A number of medications are known to trigger acne. Common culprits are steroids. There are also some medications used to treat depression and mental health conditions (lithium) and epilepsy that can / are known to sometimes trigger acne. 

4. Smoking

Whilst researchers haven’t found a direct link between smoking and acne, many people report that smoking triggers their acne. This is likely due to a number of reasons. Smoking is associated with greater risk of inflammatory skin diseases, and acne is essentially fuelled by inflammation. Smoking also slows healing time and reduces blood flow to the skin. 

5. Diet

When it comes to acne and diet,  the link appears to be a very personal thing. Some people find that dietary changes make absolutely no difference to their skin. Others find that managing their diet can effectively cure their acne. Again, it may come down to trial and error.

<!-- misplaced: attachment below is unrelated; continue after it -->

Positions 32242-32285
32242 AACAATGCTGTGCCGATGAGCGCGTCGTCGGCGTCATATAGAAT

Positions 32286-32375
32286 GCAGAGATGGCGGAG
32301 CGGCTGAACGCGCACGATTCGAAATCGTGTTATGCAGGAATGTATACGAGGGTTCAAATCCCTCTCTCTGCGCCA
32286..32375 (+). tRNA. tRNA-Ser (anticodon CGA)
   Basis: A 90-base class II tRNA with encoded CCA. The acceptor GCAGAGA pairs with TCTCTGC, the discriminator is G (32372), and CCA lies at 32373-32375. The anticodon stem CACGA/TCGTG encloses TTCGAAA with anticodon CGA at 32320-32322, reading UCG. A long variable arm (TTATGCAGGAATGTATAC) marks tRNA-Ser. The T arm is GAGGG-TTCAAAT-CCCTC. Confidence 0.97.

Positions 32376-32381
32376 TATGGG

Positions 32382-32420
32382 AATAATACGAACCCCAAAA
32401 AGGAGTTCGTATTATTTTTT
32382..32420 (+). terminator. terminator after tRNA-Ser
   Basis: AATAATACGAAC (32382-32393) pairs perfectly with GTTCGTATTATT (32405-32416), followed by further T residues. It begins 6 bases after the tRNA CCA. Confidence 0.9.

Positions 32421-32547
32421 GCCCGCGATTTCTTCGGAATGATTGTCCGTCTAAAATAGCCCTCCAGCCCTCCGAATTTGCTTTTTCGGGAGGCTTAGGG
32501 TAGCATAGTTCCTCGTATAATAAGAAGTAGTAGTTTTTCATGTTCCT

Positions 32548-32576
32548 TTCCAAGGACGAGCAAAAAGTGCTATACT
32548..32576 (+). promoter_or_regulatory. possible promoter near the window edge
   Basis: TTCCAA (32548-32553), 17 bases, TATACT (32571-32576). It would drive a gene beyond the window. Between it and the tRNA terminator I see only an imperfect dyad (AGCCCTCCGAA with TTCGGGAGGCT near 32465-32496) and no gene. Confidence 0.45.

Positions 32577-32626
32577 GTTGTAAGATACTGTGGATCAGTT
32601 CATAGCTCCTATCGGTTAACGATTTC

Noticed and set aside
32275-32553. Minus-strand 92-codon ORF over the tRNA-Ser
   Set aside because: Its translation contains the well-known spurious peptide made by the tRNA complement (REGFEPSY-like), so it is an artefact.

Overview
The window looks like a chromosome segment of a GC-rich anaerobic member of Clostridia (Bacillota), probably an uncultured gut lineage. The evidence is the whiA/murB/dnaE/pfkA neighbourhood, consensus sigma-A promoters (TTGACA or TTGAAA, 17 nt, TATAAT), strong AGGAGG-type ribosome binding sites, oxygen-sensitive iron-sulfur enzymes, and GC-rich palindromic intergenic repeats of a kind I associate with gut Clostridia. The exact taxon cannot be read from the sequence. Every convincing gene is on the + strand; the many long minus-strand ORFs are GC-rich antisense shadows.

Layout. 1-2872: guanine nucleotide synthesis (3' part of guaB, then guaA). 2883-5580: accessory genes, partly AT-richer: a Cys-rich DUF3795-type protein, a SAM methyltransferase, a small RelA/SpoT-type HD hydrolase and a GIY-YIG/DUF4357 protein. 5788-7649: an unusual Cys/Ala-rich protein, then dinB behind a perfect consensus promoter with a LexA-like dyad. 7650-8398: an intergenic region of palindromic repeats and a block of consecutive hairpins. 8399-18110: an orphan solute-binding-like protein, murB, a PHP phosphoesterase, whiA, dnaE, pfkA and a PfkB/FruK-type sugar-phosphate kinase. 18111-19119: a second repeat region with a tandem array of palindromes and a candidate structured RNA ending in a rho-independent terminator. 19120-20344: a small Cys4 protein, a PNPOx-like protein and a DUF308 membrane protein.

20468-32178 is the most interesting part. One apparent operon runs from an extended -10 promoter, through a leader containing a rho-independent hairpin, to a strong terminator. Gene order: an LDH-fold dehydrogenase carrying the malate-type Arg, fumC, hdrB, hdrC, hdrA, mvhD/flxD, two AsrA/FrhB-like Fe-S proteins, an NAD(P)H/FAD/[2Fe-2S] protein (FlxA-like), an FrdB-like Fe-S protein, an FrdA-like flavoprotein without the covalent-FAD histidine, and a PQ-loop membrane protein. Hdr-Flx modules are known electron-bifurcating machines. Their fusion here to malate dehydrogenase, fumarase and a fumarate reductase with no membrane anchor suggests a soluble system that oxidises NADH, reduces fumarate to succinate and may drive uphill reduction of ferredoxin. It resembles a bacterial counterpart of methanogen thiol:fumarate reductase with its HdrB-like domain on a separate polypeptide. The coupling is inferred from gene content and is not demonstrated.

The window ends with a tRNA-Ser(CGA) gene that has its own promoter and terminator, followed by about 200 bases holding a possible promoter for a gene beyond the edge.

Some studies have revealed that sugary or carbohydrate-rich foods (like bread or crisps) can make acne worse. Others have found that removing dairy products such as milk and cheese from the diet has been beneficial. 

It does seem to be true that eating an anti-inflammatory, antioxidant-rich diet is good for helping to manage acne.

6. Constriction

As any chef will tell you, regularly having a hat or headband in place can be an acne trigger. It’s tempting to cover up but you may inadvertently be making your acne worse through constriction. This also applies to wearing a backpack if you experience acne on your shoulders and back.